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2016 May 11

Don’t put pulse monitor first

Filed under: Circuits course — gasstationwithoutpumps @ 21:25
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In Revised microphone pre-amp lab too long I said,

I think that the soldering lab should not be the first op-amp lab, but I still like the idea of the students having to solder up their microphone preamps. So I’ll have to do a major reorganization of the book this summer, to move a different lab into the first position.

Currently, I’m thinking that the transimpedance amplifier and pulse monitor lab would be a good choice as the first op-amp lab.

After a rather rough start in the first half of the transimpedance-amplifier lab yesterday, I no longer think that is a good idea. The instrumentation-amp lab went much smoother, so may be a better first choice.  Among other advantages, the instrumentation-amp lab with the pressure sensors has no analog filtering and simpler sensor sensitivity calculations.  One disadvantage of moving away from the mic preamp is that the microphone and loudspeaker characterization in the first half of the class would be separated from the audio amplifier design in the second half—not a problem in a single quarter class, but potentially a bigger problem in a two-quarter sequence.

I’m not sure why the transimpedance amplifier lab went poorly yesterday, and I’m hoping the second half will go smoother tomorrow.  It may be that prelab was not a good match for the lab this time.  Or it may be that over a third of the class didn’t do the prelab this time.  (I’ve threatened the class with a quiz worth as much as a design report if they don’t shape up by next week—I’m carrying around enough redone reports to grade that I really don’t want to do more grading, but I’ll follow through on the threat if so many students continue slacking.)

It turns out that I had several errors in the draft of the book that the students were using for the prelab exercises for the optical pulse monitor.  I’d decided in the summer or fall to switch to a new 700nm LED, but I’d only updated about half the scaffolding for the sensor sensitivity, so there were still a number of things that were only accurate for a 623nm LED.  Also, I’d been using a datasheet for the WP3DP3BT that I’d gotten when I first started using the part, but Kingbright has improved their datasheet a lot between V3 (which I had) and V5 (the current one), so there is now a spectral sensitivity curve on the datasheet, and the spectral sensitivity is quite different from what I was expecting.

I’ve started editing the book to correct the errors, but even after I fixed everything, the estimates for the current from the phototransistor were about 5% of what students were measuring in the lab. The model I had created, which worked fairly well for the previous LEDs, does not seem to work for the longer wavelength of the new LED.

I’m considering simplifying the model by eliminating the modeling of scattering, to see how well that works.  I should check the model with at least 3 different LEDs: the current 700nm one, the shorter wavelength ones I used to use, and an IR emitter.  If I can get the estimates to be within a factor of 10 of measured values for all the LEDs I have, then the model is good enough to include in the book.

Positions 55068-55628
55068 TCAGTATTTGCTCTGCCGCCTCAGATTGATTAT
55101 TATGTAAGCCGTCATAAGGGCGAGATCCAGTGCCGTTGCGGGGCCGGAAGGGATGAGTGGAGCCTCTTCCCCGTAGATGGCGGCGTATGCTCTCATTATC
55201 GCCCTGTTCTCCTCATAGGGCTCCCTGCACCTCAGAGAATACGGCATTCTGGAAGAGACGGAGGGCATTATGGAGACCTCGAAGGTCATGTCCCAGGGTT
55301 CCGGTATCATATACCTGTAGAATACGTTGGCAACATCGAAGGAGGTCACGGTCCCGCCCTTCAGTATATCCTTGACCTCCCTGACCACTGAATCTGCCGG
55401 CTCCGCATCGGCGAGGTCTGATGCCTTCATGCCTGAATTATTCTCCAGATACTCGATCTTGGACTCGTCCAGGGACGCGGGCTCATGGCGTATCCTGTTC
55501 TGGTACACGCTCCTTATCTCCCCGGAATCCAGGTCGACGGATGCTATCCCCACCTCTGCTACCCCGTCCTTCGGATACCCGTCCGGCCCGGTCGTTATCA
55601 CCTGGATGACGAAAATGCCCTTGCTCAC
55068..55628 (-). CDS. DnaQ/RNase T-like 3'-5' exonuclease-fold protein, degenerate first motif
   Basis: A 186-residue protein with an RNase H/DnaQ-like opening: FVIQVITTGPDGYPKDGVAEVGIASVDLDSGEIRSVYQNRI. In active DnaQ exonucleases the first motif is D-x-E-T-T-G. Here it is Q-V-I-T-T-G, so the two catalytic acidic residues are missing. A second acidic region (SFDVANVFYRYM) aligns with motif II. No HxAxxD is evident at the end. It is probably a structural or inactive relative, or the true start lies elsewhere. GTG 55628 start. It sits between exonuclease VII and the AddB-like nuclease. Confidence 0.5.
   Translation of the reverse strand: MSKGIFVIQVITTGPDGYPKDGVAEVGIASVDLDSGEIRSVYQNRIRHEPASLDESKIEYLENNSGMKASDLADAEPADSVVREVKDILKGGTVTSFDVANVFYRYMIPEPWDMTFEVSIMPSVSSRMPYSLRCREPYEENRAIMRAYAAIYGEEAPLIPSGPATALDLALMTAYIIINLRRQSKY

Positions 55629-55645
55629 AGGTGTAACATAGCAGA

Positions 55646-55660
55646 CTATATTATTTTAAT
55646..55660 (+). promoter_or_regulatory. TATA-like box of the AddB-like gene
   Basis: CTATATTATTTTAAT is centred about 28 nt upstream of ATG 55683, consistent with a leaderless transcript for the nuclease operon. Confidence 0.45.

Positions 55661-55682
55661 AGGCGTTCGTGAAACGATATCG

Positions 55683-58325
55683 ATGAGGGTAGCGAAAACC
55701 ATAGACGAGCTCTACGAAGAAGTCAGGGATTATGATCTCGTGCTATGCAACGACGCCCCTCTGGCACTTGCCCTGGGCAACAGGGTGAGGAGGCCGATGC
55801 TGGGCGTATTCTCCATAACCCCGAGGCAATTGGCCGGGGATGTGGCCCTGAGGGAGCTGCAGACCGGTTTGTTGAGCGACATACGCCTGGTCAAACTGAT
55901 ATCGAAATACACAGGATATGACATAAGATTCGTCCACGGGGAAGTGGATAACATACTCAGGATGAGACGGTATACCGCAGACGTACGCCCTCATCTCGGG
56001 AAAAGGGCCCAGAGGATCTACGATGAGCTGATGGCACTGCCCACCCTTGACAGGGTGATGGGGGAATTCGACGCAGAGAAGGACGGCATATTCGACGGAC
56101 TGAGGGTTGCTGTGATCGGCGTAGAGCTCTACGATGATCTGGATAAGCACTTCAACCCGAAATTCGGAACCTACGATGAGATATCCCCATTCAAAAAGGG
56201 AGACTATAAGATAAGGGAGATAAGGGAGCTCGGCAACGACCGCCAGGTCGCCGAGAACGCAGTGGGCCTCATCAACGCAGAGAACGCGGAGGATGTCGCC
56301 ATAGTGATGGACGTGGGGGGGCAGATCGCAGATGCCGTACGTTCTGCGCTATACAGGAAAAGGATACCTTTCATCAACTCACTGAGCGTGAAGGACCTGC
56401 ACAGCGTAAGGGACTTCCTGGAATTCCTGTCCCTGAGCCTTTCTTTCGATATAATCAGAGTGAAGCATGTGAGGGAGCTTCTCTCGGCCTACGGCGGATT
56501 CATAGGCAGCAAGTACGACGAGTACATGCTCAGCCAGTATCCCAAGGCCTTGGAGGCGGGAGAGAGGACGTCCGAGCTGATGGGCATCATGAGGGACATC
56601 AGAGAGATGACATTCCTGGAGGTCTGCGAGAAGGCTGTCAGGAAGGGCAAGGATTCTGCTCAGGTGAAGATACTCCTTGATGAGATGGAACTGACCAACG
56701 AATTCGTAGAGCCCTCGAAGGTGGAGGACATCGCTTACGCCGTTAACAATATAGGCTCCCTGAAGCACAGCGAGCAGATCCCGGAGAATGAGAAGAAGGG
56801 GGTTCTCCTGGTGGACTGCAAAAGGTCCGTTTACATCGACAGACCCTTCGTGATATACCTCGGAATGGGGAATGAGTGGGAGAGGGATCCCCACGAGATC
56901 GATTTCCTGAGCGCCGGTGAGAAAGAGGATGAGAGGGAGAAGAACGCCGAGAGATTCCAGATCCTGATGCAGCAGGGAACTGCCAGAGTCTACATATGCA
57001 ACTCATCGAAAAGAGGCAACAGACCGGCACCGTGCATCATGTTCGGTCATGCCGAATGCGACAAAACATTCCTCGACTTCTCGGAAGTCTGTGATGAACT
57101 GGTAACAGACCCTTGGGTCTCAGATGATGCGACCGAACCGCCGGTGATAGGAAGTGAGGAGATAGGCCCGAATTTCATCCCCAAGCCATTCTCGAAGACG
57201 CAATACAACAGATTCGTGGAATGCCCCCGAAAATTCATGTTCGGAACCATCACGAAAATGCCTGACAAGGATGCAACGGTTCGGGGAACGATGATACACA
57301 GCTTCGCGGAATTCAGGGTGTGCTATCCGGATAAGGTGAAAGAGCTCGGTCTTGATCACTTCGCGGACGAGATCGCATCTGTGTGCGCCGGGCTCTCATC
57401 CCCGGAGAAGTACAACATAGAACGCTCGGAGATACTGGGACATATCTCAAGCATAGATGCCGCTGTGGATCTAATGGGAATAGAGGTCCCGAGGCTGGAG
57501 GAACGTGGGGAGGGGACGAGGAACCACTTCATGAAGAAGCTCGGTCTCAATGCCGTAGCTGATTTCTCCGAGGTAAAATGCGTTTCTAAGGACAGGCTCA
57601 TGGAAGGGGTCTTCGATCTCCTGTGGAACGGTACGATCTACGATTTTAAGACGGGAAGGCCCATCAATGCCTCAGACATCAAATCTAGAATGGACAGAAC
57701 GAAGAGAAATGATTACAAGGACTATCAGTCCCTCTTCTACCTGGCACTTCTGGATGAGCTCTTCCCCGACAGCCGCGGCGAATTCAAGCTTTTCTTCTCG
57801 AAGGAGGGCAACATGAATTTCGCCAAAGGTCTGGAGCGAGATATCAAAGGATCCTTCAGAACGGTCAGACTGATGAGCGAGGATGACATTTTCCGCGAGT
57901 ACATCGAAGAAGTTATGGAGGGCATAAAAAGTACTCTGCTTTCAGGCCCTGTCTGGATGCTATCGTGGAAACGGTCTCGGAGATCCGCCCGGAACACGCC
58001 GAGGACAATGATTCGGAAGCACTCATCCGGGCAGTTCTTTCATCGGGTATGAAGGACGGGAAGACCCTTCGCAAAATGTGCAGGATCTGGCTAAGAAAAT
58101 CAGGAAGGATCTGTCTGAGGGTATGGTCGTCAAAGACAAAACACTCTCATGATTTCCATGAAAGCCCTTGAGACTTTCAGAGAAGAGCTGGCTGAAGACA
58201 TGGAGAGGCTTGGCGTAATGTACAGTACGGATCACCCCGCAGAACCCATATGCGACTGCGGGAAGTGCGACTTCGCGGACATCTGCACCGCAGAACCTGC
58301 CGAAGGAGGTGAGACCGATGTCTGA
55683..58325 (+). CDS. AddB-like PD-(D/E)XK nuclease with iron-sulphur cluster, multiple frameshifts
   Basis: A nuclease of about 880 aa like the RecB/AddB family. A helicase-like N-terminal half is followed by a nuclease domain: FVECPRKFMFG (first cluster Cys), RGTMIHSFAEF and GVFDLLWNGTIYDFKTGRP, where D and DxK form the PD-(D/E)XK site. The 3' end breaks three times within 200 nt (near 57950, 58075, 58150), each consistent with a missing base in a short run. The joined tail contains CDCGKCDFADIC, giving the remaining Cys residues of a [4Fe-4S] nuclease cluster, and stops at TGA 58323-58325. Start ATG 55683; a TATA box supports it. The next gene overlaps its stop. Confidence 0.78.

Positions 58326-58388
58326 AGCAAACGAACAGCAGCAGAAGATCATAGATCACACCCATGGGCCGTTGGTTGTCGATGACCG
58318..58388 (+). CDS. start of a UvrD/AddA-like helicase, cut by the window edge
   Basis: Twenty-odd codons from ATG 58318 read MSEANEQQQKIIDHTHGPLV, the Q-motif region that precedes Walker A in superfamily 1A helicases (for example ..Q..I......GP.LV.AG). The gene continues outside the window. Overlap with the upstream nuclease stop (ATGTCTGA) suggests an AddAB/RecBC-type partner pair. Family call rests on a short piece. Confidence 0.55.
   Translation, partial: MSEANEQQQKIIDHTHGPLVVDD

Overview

I might also want to consider switching phototransistors to one with a wider spectral sensitivity, so that the estimation is not thrown off as much by the filter that blocks so much of visible light.  That would allow me to try a green LED as well.

I’m still thinking about doing a log-transimpedance amplifier as the first stage (not for the class, just for a demo unit) so that the pulse monitor can work in varying light levels up to full sunlight.  The fluctuation in light from the pulse seems to be about 1%, which should be a variation of about 850µV out of the logarithmic amplifier (based on the 9.8mV/dB I measured in Logarithmic amplifier again).  That’s a somewhat smaller signal than I’ve been getting with well-chosen gain resistors, but it may be worth it to get greater independence from the overall light level.

2016 January 26

Phototransistor I-vs-V plots

Filed under: Data acquisition,freshman design seminar — gasstationwithoutpumps @ 15:47
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I realized this week that I had never plotted I-vs-V curves for phototransistors, and the data sheets don’t usually include them, so I measured some today.

I put an LTR-4206 phototransistor in series with a 1kΩ resistor (so that voltage across the resistor was current in mA), and drove the pair with a slow triangle wave (3.2Vpp with 1.6V offset) from my FG085 function generator, using a 470µF capacitor in parallel with the function generator to smooth out the steps.

I illuminated the phototransistor with a narrow-beam 591nm LED (33-2UYC/H3/S400-A6) from about 0.5″ away.  The LED has a 68Ω current-limiting resistor to 3.3V, resulting in an IR voltage drop of 1.248V, for about 18.35mA.

I recorded the voltage across the 1kΩ resistor and across the resistor plus phototransistor using PteroDAQ on a TeensyLC.

I interposed a Brand 1.5ml cuvette full of water or a piece of white paper to get different light levels: